Towards the start of last year, I dubbed 2017 to be The Year I Started Thinking, based loosely off of the Laurel and Hardy skit that goes like this:
"You know Ollie, I was just thinking."
"Nothing, I was just thinking."
The subtle undertone being that I didn't have to tell anyone exactly what I was thinking about because it's really not that important unless the thought is one that I want to bring to life in the world. Not all, but most, thoughts are dumb, lame, and dangerous, but it can be hard to know that when the thought occurs.
Part of it was also getting to a point where I could focus on the few things that I wanted to focus on, and deleting the rest, so I installed the theme of reduction and goal of simplification.
Now tha the year of thinking has come and gone, I think it's time to move onto something else. Thinking, by itself, does not move any needles. You can think all you want about something - think so hard that you mind feels like it's going to explode - but you will have achieved nothing since before you started thinking.
As I have already proven to myself, overtly good things happen when you build things that support a specific function. There's a reason it's
- build relationships instead of think relationships,
- build rapport instead of think rapport, and
- build a wall instead of think about a wall.
Of course, you have to think about the thing before you can make it happen. That is obvious. But for me, I have spent too much of my life thinking about all sorts of grand ideas that are still just that: thoughts. It's time to stop thinking so much and start building. So 2018 will be The Year I Started Building.
How do I make it so?
Even though I feel as if I haven't thunk as much lately, there are still a bunch of ideas of things I can do in my head, and new ones are generated all the time. I'm not sure which one will be best.
(Does it even matter?)
Not being sure about something is the perfect time to say, "hmm, guess I have to think about it more," but that is not going to work in the year of building. Thinking about it more is a definite dead-end.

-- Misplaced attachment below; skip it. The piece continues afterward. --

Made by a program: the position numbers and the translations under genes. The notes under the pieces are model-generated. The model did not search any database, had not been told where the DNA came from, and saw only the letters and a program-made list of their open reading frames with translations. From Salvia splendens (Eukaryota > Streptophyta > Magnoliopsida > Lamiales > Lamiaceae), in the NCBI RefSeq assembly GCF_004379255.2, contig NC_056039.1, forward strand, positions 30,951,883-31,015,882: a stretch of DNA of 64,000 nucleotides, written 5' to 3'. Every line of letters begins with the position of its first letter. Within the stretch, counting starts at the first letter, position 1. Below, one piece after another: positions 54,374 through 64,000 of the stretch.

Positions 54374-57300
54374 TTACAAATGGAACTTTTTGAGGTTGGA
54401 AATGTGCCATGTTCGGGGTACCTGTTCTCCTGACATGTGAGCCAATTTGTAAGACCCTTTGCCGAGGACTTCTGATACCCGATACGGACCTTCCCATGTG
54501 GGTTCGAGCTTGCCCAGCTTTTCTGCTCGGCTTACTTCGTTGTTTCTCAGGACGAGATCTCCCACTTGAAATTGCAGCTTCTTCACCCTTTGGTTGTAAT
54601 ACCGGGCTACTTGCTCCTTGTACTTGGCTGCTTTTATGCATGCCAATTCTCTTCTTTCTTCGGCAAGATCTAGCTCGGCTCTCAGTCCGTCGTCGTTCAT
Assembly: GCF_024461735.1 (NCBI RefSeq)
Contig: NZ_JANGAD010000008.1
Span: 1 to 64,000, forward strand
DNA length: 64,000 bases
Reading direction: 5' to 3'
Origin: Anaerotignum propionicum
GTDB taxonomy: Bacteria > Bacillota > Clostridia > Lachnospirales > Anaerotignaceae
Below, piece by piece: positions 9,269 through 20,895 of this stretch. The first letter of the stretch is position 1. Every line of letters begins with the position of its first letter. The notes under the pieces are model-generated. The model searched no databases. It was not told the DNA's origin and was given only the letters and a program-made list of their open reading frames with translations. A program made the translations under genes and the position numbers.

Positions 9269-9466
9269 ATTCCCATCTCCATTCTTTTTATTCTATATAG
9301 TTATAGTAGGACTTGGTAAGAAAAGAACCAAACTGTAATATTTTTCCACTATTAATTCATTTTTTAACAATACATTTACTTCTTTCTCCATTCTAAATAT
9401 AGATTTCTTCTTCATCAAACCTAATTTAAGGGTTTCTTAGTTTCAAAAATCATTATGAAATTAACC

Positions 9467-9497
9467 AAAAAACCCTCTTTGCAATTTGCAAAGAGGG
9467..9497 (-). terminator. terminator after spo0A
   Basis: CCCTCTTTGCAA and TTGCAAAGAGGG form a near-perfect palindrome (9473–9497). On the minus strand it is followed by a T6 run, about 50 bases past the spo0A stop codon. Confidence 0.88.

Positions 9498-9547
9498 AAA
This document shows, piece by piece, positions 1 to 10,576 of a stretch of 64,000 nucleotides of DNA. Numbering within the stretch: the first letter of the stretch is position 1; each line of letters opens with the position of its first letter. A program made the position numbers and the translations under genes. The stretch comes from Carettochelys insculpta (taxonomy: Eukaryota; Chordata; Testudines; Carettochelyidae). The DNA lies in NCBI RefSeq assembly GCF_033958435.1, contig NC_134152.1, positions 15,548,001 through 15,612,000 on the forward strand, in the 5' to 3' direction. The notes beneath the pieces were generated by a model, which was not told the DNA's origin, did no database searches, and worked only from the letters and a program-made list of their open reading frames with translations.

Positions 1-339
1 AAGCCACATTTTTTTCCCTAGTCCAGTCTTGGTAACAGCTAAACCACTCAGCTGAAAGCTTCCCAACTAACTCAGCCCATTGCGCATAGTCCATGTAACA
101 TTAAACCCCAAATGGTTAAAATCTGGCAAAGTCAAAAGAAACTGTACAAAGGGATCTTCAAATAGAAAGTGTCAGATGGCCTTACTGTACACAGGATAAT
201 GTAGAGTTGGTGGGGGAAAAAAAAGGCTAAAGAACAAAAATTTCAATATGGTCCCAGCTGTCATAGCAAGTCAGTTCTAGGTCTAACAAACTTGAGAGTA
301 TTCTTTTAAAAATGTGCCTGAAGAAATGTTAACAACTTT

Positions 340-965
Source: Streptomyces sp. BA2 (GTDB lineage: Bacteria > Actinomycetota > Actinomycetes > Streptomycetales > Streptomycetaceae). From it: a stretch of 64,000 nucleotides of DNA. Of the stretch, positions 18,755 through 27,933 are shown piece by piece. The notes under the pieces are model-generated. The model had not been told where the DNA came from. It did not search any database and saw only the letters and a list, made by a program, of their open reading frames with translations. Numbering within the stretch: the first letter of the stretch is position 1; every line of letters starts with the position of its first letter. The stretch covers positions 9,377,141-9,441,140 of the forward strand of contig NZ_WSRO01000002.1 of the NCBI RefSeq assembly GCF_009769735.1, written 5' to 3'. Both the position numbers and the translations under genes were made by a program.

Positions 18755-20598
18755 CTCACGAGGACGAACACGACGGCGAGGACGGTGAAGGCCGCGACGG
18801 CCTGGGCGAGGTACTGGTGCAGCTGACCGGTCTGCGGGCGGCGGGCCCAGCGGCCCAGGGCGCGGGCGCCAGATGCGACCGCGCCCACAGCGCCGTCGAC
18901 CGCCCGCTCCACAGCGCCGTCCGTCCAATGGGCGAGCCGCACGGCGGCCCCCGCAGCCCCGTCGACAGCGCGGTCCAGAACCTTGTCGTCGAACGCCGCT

With that said, my goal for this year: Build something worthwhile.
This goes on top of the past two year's goals of the annual spending forecast and simplification.
Hm, I think it would be a good idea to define what something worthwhile is. (Oh boy, here I go thinking again...)
To me, something worthwhile is a thing that provides benefit to a person not myself. It is something that a group of people would get excited about, recommend to their friends, and would feel comfortable paying for it. It is worth their while. While getting people to pay is not the priority, if people are willing to pay for it, it is worth something. That is a the measure I will be using to determine whether I have succeeded in this goal.
The first rule to accompany the goal is: Do not think more than is required to start building.
Having been in sales, I know how far one can go in trying to figure out what the customer is thinking without actually getting anywhere productive. The entire quarterly business review can be a big circlejerk of assumptions with everybody sharing their anecdotal evidence to back up their conjecture for what the customer actually wants.
Just ask, why don't you?
There are a few things in my mind as I write this. One is a dating platform that a friend wants to put together. The second is the Step-To-Freedom guide. The third is to build a feedback system for my employer.
These are all things that I have gotten some feedback from the outside world to be valuable, so I would consider them worthwhile. They are at various degrees of progress, so I will continue to work on them and see what happens.